Next fall, an African country, most likely Egypt, will host COP27—the 27th UN Climate Change conference. This will come on the heels of two more Intergovernmental Panel on Climate Change (IPCC) reports, due to be released next year, that will outline the worsening impacts of climate change, the adaptations the world needs to make, and our vulnerabilities to the climate crisis. These are issues that particularly affect the African continent. The combined focus that COP27 and the IPCC bring will mean Africa’s climate story is at last in the global media spotlight.

Africa has been facing escalating climate-related disasters for years. This summer, 6 million people in Angola faced starvation as a result of the worst drought the country has seen in 40 years. Thousands of Angolan “climate refugees” have been forced to cross the border into Namibia. Similar droughts have crippled the north and the south of the continent, with Algeria and Madagascar both devastated by water shortages. Meanwhile, locusts—exacerbated by cyclones—are swarming East Africa, and agriculture in West Africa is being deeply affected by a shifting monsoon.

Africa has long suffered a lack of attention from countries and populations outside the continent. Climate events such as flooding in Germany and China and wildfires in Canada and Greece this year, have, rightly, been covered around the world. Flooding in Nigeria and Uganda has largely been ignored.

In 2022, this balance will shift. As bodies such as the IPCC focus on how climate change is already affecting people and what we must do to adapt, Africa cannot be left out. The continent has contributed only 3 percent of global historic emissions, yet it is experiencing some of the worst impacts of climate change and has the fewest resources to be able to adapt. Conversations will begin to center on how rich countries—which are also the biggest polluters—can help African countries (and others without the means) become more resilient to the inevitable devastation they face. The UN’s “Loss and Damage” policy proposal, the idea that big polluters compensate affected nations for the damage and destruction they have already experienced due to climate change (an idea often opposed by developed nations), will be brought back to the international climate agenda by African voices.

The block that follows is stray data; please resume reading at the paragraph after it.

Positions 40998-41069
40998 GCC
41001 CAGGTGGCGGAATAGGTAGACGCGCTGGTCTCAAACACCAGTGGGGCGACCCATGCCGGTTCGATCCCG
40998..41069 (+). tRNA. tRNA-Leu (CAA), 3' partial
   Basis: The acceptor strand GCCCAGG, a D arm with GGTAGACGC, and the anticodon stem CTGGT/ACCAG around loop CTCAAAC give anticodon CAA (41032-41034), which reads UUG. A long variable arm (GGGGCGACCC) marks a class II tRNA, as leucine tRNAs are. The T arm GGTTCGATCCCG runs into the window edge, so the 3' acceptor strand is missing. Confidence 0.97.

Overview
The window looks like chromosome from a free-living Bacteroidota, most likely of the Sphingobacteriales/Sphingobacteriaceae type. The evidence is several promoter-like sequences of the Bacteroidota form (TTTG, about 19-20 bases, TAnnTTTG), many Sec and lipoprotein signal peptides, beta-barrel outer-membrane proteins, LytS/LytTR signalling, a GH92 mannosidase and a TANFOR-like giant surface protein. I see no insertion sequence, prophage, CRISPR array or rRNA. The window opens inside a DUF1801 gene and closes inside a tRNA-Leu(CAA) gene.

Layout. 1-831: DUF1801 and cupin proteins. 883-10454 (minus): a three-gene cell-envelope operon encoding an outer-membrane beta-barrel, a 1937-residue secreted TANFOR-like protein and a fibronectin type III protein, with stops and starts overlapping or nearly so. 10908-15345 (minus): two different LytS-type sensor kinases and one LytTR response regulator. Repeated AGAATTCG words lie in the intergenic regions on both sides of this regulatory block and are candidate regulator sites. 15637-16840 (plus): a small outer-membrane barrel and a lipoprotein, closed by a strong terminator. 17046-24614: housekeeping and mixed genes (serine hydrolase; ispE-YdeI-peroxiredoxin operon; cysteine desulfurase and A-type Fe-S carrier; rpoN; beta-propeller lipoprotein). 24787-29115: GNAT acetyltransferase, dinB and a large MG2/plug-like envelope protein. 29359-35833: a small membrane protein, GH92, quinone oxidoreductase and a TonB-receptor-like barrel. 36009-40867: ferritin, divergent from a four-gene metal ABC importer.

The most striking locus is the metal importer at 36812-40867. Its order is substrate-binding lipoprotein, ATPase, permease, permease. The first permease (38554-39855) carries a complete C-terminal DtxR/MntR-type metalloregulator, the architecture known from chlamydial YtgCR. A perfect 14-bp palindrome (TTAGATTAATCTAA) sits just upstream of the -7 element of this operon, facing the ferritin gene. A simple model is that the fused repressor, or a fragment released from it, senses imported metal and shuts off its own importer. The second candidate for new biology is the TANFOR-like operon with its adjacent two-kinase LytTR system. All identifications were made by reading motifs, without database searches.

Africa, although historically a very small contributor to pollution, will also need to play its part in reducing global carbon emissions. In particular, it will need help transition to clean energy, as electricity demand on the continent is predicted to double by 2030. However, money and investment still continues to pour into African countries from non-African corporations and governments seeking to extract and burn fossil fuels. The 1,400-km East Africa Crude Oil Pipeline from Hoima, Uganda to the port of Tanga in Tanzania—currently being built by French oil company Total—is a potent example of this. The project will displace local people and destroy farmlands and biodiversity, yet profits will largely be taken out of the continent.

Next year, we will need that money to stop flowing into fossil fuels and be used instead to scale the adoption of renewables and invest in nature. The Congo, for example, is home to the world’s second-largest tropical rainforest. Like the Amazon, it is a vital global component for regulating the Earth’s climate. Unlike the Amazon, however, it is not the focus of the world’s attention, even though escalating deforestation there threatens us all.